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The Qatar Crisis and Tillerson’s Failed Shuttle Diplomacy

Tillerson’s attempt at shuttle diplomacy to handle the Qatar crisis appears to have failed [1]:

Weary after failing to resolve a bitter dispute among regional allies, Secretary of State Rex W. Tillerson left the Middle East on Thursday, contrasting the “fragmented” decision making of the United States government with that of Exxon Mobil, the “highly structured” company he once ran.

Tillerson’s attempted mediation was hampered from the start by the incoherent U.S. response to the crisis over the last few weeks. Because he was repeatedly undermined in public by the president, who went out of his way to side with the Saudi-led bloc, the Saudis and their allies probably assumed they could ignore his warnings. The Trump administration has shown no interest in putting pressure on the four governments blockading Qatar, and that makes it easy for the bloc to ignore U.S. calls compromise. The administration’s wholehearted embrace of the Saudis in Riyadh will continue to cause the U.S. and the region more problems like this one.

The rift between Qatar and the other four states is great enough that the crisis is likely to go on for a long time:

“Right now, the parties are not even talking to one another at any level,” [Tillerson] said of the dispute between Qatar and four Persian Gulf countries, led by Saudi Arabia. Some of the issues that led the four to impose an embargo against Qatar are so complex that the “ultimate resolution may take quite a while,” he added.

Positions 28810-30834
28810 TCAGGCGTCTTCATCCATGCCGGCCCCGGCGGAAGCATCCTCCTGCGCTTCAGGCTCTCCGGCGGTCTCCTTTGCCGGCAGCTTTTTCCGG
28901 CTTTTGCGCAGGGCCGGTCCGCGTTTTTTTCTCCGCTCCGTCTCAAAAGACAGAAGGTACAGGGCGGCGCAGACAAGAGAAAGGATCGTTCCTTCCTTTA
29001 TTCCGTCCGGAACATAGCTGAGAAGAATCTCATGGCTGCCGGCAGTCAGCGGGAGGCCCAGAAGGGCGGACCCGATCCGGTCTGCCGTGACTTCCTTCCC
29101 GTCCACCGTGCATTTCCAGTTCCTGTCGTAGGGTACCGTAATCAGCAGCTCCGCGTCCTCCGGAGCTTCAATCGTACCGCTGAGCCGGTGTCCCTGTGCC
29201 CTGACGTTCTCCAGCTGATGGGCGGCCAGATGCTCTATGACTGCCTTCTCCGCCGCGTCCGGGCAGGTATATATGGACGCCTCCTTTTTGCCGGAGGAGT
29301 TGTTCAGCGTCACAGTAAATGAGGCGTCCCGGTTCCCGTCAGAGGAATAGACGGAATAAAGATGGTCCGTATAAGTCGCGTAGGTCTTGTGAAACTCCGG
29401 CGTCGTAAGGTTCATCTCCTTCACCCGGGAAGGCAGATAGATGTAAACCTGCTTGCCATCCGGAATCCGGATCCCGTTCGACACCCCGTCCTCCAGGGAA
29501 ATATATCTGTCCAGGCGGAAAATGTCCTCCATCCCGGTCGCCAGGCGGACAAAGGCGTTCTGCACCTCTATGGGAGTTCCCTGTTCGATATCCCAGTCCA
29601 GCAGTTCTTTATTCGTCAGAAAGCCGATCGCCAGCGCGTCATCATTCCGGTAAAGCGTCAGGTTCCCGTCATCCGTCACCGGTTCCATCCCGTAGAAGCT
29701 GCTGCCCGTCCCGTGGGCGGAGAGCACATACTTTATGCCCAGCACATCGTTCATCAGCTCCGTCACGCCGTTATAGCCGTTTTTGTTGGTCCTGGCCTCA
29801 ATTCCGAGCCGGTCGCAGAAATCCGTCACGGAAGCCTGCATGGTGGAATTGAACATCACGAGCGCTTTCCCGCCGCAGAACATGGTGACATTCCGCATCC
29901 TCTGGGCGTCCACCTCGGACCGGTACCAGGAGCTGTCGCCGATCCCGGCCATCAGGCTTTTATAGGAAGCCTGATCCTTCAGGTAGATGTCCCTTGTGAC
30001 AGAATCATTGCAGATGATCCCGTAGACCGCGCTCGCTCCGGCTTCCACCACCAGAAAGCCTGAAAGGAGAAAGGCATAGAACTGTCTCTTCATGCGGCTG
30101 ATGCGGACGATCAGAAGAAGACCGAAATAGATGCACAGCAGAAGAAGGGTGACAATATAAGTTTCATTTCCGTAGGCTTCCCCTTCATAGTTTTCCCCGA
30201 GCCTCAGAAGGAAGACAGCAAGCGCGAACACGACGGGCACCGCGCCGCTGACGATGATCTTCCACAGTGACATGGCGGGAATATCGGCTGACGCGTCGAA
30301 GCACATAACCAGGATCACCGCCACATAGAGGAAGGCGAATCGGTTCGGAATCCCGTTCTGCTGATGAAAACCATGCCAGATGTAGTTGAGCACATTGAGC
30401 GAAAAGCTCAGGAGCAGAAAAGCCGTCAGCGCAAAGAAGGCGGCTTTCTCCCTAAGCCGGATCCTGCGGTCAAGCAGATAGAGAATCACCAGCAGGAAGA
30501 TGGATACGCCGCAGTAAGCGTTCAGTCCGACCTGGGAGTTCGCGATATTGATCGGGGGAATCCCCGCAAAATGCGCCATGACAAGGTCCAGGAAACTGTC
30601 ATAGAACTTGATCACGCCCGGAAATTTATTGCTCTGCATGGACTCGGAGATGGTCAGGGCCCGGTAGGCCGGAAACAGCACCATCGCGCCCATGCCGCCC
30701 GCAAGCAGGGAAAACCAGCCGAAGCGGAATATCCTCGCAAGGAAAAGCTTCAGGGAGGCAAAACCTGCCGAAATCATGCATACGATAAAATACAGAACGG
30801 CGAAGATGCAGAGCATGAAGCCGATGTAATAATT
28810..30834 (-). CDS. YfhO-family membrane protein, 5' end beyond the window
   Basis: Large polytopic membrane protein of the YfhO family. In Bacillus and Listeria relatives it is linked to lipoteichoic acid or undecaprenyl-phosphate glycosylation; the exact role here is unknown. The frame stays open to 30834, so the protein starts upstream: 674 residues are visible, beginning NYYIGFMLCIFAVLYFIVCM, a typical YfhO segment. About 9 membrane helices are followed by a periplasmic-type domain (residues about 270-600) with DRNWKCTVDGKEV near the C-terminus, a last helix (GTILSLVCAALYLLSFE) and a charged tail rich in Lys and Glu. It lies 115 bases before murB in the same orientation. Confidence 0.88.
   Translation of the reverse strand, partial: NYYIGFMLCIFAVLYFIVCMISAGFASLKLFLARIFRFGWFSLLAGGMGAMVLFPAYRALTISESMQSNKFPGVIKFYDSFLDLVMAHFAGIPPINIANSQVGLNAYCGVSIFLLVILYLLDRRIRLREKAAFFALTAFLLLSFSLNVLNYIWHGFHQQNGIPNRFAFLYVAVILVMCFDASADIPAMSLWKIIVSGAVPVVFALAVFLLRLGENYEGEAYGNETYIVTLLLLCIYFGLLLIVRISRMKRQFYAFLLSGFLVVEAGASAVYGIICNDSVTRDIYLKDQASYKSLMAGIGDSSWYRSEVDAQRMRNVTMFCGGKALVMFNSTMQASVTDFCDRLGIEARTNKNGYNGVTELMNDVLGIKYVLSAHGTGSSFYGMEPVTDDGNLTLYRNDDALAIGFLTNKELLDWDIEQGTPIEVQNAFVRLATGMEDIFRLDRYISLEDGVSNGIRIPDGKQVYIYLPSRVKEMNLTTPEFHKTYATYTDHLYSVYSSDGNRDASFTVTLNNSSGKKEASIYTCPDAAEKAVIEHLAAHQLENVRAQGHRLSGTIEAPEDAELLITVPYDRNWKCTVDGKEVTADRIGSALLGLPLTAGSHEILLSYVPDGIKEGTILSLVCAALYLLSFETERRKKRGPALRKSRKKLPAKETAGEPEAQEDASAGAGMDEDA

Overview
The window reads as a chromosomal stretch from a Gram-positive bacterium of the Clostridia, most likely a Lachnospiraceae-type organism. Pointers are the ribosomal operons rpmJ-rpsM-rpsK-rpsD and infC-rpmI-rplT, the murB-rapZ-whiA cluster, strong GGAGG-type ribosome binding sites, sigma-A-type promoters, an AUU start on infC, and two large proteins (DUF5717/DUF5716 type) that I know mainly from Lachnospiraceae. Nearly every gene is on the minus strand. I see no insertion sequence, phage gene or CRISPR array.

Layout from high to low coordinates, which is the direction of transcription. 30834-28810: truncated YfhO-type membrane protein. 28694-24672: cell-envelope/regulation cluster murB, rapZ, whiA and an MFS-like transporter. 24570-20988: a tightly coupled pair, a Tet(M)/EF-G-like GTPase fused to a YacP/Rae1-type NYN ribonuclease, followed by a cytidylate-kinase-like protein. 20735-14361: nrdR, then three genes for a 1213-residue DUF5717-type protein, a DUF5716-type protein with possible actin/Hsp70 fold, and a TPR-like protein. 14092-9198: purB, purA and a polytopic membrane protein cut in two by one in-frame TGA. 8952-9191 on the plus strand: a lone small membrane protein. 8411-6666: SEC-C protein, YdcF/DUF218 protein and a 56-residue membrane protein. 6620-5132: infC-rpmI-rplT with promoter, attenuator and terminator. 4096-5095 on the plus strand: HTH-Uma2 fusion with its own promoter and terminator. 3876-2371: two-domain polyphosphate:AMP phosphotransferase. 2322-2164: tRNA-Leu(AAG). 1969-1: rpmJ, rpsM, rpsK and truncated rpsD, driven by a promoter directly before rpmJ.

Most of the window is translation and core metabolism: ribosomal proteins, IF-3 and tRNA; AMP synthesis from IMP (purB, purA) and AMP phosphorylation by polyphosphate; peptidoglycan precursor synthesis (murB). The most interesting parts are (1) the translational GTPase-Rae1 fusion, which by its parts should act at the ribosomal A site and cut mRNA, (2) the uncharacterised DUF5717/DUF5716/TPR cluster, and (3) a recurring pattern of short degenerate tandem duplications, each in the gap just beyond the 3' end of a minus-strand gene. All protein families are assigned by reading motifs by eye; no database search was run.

The UAE’s foreign minister recently said [2] that they are “headed for a long estrangement” from Qatar, and that suggests that there is no interest on the part of the Saudi-led bloc in reaching a compromise anytime soon.

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5 Comments To "The Qatar Crisis and Tillerson’s Failed Shuttle Diplomacy"

#1 Comment By Omar On July 14, 2017 @ 9:45 am

I think the point about incoherence in foreign policy is bang on and I wonder how long Tillerson will stay in the job.

Also, I just can’t get my head around why the GCC would do this without contemplating a Plan B. A long estrangement with Qatar means that country will have no choice but to solidify it’s ties with Turkey and Iran which is against US and GCC strategic interests. Once a gain, an own-goal for the US and it’s allies.

#2 Comment By Thanks Guys On July 14, 2017 @ 11:19 am

Yet another intractable, inflammable Middle East mess, courtesy of many of the same corrupt screw-ups who brought us the Iraq, Libya, and Syrian disasters.

#3 Comment By Centralist On July 14, 2017 @ 1:39 pm

There is an island nation called Cuba that had/has a like a sixty year embargo from its northern neighbor and all did was rally people to the local leadership. Crazy fact people take pride in their countries and do not like being told they are evil. I would hope the average American could understand that yet I feel the do yet refuse to accept it.

#4 Comment By Tillersaurus Rex On July 14, 2017 @ 2:55 pm

God bless Secretary Tillerson. May he persist, endure, and, eventually, may his efforts be crowned with success. He’s only doing what the White House would be doing if Trump kept his campaign promises instead of making the bad Middle East messes he inherited even worse.

#5 Comment By Kenneth Almquist On July 15, 2017 @ 11:49 am

Tillerson: “Those are not the characteristics of the United States government. And I don’t stay that as a criticism, it’s just an observation of fact, it’s largely not a highly disciplined organization, decision-making is fragmented and sometimes people don’t want to take decisions, coordination is difficult through the interagency — has been for every administration.”

There’s some truth to that, but I don’t think it applies to the Qatar crisis. The issue there is not that the U.S. government is not a highly disciplined organization; it’s that Trump is not a highly disicplined person. When Trump signs off on Tillerson’s mission and then undermines it with his tweets, that’s entirely on Trump.